Today, the South Carolina Supreme Court published a decision in Workman v. State.
In Workman v. State, the Court reversed the post-conviction relief (PCR) judge’s order and granted petitioner relief.
Petitioner Workman was convicted of assault and battery, conspiracy, possession of a weapon during the commission of a violent crime,and armed robbery in a joint trial. Petitioner filed an application for PCR alleging trial counsel was ineffective in failing to object to a coercive Allen charge and in failing to challenge the trial judge’s ruling barring cross-examination of the State’s witness regarding the sentencing recommendation Wright received in exchange for testifying. The PCR judge denied Petitioner’s application.
This Court looked to both issues: (1) Whether trial counsel was ineffective in failing to object to the Allen charge?, and (2) Whether trial counsel was ineffective in failing to challenge the rule barring cross-examination regarding Wright’s sentence.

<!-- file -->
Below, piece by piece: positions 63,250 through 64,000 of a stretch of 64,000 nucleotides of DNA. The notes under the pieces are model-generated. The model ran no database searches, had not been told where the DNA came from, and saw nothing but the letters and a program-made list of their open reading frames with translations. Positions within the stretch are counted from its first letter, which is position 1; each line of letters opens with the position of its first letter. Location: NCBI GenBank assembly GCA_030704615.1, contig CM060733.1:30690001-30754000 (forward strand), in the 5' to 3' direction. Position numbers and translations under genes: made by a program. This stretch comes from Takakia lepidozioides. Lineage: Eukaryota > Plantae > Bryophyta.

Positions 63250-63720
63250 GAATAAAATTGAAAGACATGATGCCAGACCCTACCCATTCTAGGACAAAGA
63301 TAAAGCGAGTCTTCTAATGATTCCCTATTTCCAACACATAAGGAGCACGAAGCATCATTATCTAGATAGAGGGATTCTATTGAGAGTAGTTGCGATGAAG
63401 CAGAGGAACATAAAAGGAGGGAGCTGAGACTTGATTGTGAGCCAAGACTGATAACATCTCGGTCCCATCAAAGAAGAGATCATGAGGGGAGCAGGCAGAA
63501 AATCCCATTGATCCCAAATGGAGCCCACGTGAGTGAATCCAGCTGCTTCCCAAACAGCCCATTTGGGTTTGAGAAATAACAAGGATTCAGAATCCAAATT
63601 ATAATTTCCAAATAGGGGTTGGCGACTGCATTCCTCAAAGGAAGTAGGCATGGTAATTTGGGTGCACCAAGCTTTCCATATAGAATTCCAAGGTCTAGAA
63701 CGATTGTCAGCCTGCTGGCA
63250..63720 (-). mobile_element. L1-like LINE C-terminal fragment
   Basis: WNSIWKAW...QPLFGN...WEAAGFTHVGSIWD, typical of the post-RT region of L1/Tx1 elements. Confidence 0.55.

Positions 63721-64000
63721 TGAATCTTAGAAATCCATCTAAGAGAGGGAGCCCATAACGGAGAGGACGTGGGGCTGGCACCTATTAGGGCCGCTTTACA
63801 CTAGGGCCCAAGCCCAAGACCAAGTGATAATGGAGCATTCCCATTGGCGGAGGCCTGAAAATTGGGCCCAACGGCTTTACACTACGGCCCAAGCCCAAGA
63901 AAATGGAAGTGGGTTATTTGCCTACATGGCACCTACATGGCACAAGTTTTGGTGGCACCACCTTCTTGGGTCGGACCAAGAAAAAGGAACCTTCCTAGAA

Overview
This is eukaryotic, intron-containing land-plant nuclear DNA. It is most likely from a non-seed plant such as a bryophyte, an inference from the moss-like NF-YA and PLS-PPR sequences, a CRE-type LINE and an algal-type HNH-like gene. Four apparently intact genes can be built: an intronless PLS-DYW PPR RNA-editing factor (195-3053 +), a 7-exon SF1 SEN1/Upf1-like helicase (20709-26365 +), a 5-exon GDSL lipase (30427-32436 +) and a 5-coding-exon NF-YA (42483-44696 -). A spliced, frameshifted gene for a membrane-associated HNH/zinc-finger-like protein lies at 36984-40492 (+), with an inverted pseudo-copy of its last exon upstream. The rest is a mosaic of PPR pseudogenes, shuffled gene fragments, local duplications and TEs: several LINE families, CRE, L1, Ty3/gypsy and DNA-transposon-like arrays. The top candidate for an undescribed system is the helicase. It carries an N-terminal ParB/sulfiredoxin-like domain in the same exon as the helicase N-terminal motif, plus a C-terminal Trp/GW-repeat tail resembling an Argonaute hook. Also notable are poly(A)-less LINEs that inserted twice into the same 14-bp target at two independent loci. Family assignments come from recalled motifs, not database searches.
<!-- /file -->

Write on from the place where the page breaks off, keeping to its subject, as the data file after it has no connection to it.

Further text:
The Court looked to the four factors previously adopted in Tucker to determine whether the Allen charge was unconstituitonally coercive.
The Court found that the petitioner was prejudiced by trial counsel’s failure to object to the unconstitutionally coercive Allen charge given at his criminal trial. Therefore, the Court reversed the PCR judge’s denial of relief, and remanded for a new trial.
The court did not address the remaining issue because the petitioner’s relief was granted on the first issue presented.